There is much ado about the president in this country. Every day reveals a new scandal: how he took money collected for children with cancer from his son’s charity and pumps it into his own companies (reported in Forbes this summer), how Special Counsel Robert Mueller indicted Trump’s former campaign manager for conspiracy against the United States (take a moment to consider this), and how one travel ban has less legal basis than another but causes a spike in hate crimes. Recently, Trump enacted a disastrous tax plan. It is clear: as a president, Trump is a disaster.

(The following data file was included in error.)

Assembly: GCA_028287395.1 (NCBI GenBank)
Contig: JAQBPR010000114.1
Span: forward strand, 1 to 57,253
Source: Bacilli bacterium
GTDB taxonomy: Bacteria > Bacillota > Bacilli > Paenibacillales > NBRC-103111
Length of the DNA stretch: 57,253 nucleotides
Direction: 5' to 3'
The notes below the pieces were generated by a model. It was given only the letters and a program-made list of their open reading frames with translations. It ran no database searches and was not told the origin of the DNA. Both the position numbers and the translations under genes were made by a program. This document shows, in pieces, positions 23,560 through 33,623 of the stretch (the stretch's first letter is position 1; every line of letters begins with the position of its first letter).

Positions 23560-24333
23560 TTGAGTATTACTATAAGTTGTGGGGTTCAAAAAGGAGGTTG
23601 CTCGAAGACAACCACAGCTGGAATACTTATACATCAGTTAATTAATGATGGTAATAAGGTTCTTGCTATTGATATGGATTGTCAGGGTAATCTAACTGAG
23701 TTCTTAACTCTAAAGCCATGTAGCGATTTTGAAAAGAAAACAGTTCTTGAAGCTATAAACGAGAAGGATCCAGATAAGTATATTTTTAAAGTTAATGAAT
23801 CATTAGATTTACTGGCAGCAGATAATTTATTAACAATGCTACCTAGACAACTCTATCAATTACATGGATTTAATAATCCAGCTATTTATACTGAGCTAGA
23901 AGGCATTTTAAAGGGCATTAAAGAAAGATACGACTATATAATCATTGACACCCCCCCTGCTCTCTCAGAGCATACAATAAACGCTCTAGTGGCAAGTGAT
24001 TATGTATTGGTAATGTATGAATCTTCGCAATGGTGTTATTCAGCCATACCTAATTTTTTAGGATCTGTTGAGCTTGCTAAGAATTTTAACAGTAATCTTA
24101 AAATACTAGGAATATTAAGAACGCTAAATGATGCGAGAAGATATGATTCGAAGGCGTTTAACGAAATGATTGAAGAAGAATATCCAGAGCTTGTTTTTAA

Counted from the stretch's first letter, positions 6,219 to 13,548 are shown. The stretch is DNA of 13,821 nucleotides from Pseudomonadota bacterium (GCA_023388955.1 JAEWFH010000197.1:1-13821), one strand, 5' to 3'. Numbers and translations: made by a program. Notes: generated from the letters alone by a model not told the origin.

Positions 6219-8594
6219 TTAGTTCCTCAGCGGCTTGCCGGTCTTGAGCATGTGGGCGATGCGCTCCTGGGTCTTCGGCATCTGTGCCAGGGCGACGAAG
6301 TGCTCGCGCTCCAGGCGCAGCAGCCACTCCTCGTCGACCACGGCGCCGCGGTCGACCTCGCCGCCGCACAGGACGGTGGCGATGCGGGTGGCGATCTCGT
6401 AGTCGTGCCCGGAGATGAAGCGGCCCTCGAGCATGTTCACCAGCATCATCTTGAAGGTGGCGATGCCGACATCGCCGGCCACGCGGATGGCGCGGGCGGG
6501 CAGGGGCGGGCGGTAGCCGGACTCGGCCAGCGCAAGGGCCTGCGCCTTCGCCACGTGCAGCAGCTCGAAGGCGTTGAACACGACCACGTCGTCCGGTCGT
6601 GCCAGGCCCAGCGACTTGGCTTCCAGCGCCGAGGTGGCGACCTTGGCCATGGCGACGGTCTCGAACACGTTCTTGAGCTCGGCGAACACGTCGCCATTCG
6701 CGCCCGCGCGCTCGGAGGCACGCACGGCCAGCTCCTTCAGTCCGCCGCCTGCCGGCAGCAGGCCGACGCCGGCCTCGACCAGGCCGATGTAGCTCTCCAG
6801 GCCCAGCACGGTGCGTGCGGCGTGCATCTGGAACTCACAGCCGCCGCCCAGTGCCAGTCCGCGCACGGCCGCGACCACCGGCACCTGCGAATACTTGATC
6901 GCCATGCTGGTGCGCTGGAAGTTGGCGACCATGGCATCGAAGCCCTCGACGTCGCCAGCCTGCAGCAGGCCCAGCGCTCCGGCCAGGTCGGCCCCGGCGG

For me, the disillusion was already complete when the videotape emerged on which he said that he grabs women by the pussy — “When you’re a star, they let you do it” — and he barely dropped in the polls. Just like the shooting at Sandy Hook in 2012 showed the moral bankruptcy of the weapons debate in this country — 20 dead children, 6 and 7 years old — that recording proved you can get away with almost everything here when you are a white man, born into prosperity, with a big mouth, and even when you are incapable of doing anything. Trump is the son of a billionaire and is a real estate tycoon. The National Journal calculated last year in an article that if, when his father died, Trump would have invested his assets in a fund that followed the Standard and Poor’s 500 market index, he would have had $8 billion instead of the $3 billion he claims to have. (We are still waiting for his tax returns to support that statement.) So he has performed worse than the market, while his supporters praise him as a successful businessman.